I was sitting at my desk on a fall day in 2013 when a vague email popped up.
But it wasn't one of the countless irrelevant press releases I delete daily; rather, it alluded to some kind of vague, exciting announcement that would take place the next day in Pemberton.
Rumours started to fly. The most convincing: the Pemberton Music Festival was returning.
I wasn't able to confirm it until I travelled down to the the Meadows at Pemberton golf course hosting the announcement party the next day. Strolling up to the restaurant, a PR person ushered media to a lineup for a helicopter ride. Inside, A.J. Niland, festival producer with Huka Entertainment, which put on the festival, sat in the front seat and guided guests through his vision for the revived festival on the site below. Later, bands played, people drank and food was served all in celebration of what was sure to be a long-lasting and wonderful addition to the summer offerings in Spud Valley.
Now, with hindsight, we can say it: womp-womp.
To be fair, for three years before its spectacular 2017 collapse, the festival was really fun. The lineup was top-tier (I have a soft spot for the inaugural year in particular), the scenery was unparalleled, and the crowd was spread out and fairly mellow.
But there was also an overdose death, mounds of trash left behind, and disruption that many locals didn't like. The festival's cancellation coincided with the growing fentanyl crisis and, to be honest, part of me was relieved, considering just how many people take recreational drugs at music festivals.
Festival season is officially upon us and, this year, it seems safe to declare that the golden age of the music festival—particularly the large-scale variety that offers on-site camping—is decidedly over.
Want further proof? Sasquatch Festival (which I also attended many times) in neighbouring Washington state announced it was finished in May, and, last week, the much-anticipated Woodstock 50 revealed its investors had pulled out, leaving its fate hanging in the balance.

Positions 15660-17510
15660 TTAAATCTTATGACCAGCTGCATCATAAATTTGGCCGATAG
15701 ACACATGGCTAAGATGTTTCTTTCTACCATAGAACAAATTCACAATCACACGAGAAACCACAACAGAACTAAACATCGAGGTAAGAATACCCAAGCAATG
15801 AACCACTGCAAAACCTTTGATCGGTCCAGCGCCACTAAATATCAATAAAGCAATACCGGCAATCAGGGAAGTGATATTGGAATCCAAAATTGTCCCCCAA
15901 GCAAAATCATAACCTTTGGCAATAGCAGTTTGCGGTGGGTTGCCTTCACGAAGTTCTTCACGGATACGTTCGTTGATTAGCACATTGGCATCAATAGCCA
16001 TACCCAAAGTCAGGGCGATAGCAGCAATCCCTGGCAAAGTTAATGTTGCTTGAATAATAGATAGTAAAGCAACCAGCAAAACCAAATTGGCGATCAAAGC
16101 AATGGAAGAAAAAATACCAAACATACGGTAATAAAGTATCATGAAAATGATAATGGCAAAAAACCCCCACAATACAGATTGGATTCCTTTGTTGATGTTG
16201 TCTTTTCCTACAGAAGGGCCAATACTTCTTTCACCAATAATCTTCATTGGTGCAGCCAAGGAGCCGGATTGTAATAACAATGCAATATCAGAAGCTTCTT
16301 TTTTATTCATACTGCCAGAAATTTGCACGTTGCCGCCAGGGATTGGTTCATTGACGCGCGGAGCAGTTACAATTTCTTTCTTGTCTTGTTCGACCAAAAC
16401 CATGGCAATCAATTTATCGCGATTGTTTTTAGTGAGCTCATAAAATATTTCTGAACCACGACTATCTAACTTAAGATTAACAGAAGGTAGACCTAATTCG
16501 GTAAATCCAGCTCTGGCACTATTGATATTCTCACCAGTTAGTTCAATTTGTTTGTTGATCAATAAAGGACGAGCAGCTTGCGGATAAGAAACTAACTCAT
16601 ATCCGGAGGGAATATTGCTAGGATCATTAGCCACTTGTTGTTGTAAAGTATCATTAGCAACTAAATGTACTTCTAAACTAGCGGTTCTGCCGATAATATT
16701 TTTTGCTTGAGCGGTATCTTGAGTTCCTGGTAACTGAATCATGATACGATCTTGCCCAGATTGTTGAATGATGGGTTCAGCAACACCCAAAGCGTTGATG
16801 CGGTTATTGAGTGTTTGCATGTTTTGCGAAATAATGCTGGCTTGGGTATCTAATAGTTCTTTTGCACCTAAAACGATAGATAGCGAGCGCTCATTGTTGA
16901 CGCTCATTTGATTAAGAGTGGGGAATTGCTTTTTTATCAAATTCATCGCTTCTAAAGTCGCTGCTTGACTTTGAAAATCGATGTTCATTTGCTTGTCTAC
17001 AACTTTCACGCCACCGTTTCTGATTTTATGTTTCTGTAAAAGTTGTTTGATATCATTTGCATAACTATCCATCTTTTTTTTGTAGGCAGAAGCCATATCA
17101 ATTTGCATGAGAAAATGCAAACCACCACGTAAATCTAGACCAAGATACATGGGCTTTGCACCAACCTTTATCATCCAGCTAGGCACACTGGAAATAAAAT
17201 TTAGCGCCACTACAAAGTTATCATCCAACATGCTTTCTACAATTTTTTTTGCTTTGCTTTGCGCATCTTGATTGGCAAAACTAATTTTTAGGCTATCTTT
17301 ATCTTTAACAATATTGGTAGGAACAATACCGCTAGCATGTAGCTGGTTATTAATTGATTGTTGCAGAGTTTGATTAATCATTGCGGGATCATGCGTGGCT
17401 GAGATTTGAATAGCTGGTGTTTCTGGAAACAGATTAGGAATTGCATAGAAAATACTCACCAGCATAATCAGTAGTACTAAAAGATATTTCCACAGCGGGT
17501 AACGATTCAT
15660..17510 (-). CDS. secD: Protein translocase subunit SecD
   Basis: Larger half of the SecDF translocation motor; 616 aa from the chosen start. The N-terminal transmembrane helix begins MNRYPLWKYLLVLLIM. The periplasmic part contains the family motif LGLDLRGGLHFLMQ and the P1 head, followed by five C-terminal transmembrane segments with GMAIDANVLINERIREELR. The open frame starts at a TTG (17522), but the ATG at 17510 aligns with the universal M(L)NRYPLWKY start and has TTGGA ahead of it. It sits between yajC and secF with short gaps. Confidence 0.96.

Certainly, there's something special about gathering with your friends around a stage under the summer sun—with overpriced beer coursing through your veins—and dancing your cares away. And it might be a little sad to think this unique and beloved experience might not be available in the same way to future generations.
But, really, is it such a bad thing? The flipside of those massive festivals is downright dirty. At various different festivals I have had my car puked on, hovered over horrendously overfilled porta potties, and picked my way around passed-out bodies littered on the grass (often checking to make sure they're breathing).
Let's also take a moment to reflect on the fact that it is under these circumstances that Tinder has launched a new "Festival Mode" feature to help people find a festival hook up. #Romantic, right?
All those things that seem manageable in your early 20s certainly lose their charm when you start marching through your 30s.
Instead, it seems, some new festivals are moving in a different direction. For one, instead of blowing the budget on big-name headliners, they're looking local and spending within their means. While, admittedly, I did not have high hopes that the inaugural Squamish Constellation Festival would offer much of a compelling lineup, I think organizers hit the right mark with well-regarded, accessible Canadian headliners such as Bahamas, Serena Ryder, Shad and Wintersleep.
It's unlikely to draw many people from Washington and Alberta the way the Pemberton Music Festival did, but it's solid enough for locals and music fans from the Lower Mainland to purchase a pass.
Another under-utilized format that just might be the future of festivals is the Sled Island or SXSW model where the festival takes place in a city and rather than a central location for all the shows, festival-goers jet around town to different bars and venues.
It means smaller acts get better billing, bigger acts get intimate shows, and everyone goes home (or to a hotel) to defecate in their own clean toilets.
Sounds pretty good to me.